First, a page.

Everybody recognizes, the Macroeconomic Advisers recognize, non-partisan, independent, respected group of macroeconomic advisers--this is important to do and yet the Republicans, feeling the heat, the Presidents going around the country talking about the payroll tax cut, feeling the heat of the debate here in Congress about the necessity of doing it, being aware of the public's interest in this payroll tax being cut have said: “Okay we'll put forth a payroll tax cut but we'll put so many poison pills on it that it couldn't possibly survive.”
And so it's not about what the American people are thinking. They support a payroll tax cut whether they are Democrats, Republicans or Independents. It's about the extremism of the Republicans in the House of Representatives that it remains the obstacle to this tax cut.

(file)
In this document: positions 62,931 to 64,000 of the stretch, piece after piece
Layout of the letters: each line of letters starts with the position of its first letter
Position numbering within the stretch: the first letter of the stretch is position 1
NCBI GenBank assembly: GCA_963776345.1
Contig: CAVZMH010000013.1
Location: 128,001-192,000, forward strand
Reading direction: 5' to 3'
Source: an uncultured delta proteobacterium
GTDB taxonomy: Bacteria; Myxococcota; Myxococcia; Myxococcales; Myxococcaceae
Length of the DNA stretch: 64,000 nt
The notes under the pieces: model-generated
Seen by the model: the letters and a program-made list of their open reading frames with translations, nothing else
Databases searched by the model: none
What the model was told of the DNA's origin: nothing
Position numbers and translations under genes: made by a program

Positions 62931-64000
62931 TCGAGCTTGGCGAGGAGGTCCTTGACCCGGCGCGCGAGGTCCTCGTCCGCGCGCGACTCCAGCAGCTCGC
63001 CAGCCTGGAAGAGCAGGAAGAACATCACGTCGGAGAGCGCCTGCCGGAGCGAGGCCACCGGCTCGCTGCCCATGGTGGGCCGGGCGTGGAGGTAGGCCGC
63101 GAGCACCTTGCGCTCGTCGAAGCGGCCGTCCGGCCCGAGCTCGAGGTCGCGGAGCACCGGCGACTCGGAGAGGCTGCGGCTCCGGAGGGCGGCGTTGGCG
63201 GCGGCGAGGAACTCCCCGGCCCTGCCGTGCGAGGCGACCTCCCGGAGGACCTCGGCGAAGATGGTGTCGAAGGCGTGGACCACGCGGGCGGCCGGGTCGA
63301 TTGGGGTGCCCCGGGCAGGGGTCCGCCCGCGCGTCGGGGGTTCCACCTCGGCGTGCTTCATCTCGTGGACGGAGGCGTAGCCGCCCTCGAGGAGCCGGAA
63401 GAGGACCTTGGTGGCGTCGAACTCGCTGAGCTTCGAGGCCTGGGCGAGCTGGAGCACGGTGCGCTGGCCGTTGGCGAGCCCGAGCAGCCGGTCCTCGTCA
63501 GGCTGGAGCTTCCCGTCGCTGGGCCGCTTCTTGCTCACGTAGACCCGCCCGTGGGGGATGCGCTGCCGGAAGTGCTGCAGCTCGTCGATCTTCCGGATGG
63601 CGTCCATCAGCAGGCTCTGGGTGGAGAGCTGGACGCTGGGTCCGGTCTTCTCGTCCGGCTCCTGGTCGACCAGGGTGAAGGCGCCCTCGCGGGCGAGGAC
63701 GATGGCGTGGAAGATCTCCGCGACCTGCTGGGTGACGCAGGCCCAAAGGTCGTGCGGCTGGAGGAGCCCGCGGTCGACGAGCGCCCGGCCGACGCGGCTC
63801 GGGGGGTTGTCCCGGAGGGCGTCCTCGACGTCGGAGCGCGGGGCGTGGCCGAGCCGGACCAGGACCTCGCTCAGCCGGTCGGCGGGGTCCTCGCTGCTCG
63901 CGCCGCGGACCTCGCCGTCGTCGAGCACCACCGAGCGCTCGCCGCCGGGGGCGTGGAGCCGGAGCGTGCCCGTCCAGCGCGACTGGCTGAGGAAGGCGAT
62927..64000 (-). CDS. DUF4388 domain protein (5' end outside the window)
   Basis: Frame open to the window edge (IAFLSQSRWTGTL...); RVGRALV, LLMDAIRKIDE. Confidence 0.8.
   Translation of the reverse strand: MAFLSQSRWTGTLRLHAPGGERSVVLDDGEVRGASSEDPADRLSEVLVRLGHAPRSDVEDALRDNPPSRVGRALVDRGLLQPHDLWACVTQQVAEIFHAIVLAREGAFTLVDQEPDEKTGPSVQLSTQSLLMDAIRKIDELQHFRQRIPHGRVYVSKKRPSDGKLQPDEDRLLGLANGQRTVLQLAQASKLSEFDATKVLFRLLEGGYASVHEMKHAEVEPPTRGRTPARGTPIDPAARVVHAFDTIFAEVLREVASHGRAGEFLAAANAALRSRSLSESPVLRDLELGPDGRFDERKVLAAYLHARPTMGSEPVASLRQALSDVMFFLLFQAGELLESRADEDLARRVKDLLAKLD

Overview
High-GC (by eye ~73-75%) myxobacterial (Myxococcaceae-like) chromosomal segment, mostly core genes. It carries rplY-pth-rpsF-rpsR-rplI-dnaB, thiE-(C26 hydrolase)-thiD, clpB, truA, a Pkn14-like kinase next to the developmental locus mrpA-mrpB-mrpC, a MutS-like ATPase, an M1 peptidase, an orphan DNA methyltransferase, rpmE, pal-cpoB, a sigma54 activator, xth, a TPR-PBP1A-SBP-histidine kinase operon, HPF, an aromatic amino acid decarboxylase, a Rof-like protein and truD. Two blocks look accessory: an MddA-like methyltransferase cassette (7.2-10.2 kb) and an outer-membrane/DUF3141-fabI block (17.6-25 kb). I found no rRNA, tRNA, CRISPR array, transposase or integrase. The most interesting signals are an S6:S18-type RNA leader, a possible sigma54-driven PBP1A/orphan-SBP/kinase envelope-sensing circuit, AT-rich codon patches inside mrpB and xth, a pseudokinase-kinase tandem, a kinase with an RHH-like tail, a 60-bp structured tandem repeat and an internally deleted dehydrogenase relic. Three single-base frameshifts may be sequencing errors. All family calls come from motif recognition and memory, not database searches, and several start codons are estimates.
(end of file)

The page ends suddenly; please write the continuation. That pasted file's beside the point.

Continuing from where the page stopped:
This puts $1,500 in the pockets of America's working families. This is important because this is not only the right thing to do for those families at this time, but it also has a macroeconomic impact of money that will be spent immediately injecting demand into the economy; demand, demand, demand creates jobs, jobs, jobs. Along with that the unemployment insurance extensions that we are hoping will occur have the same impact. Economists tell us that they have an immediate impact of injecting demand into the economy. So these are the right things to do for our working families, but they also, again, have a positive macroeconomic effect of creating jobs. So we're hoping that we can, in a bipartisan way, get our work done on the appropriations bills, that's what we have been working on, which Members are still here, because our work is not done.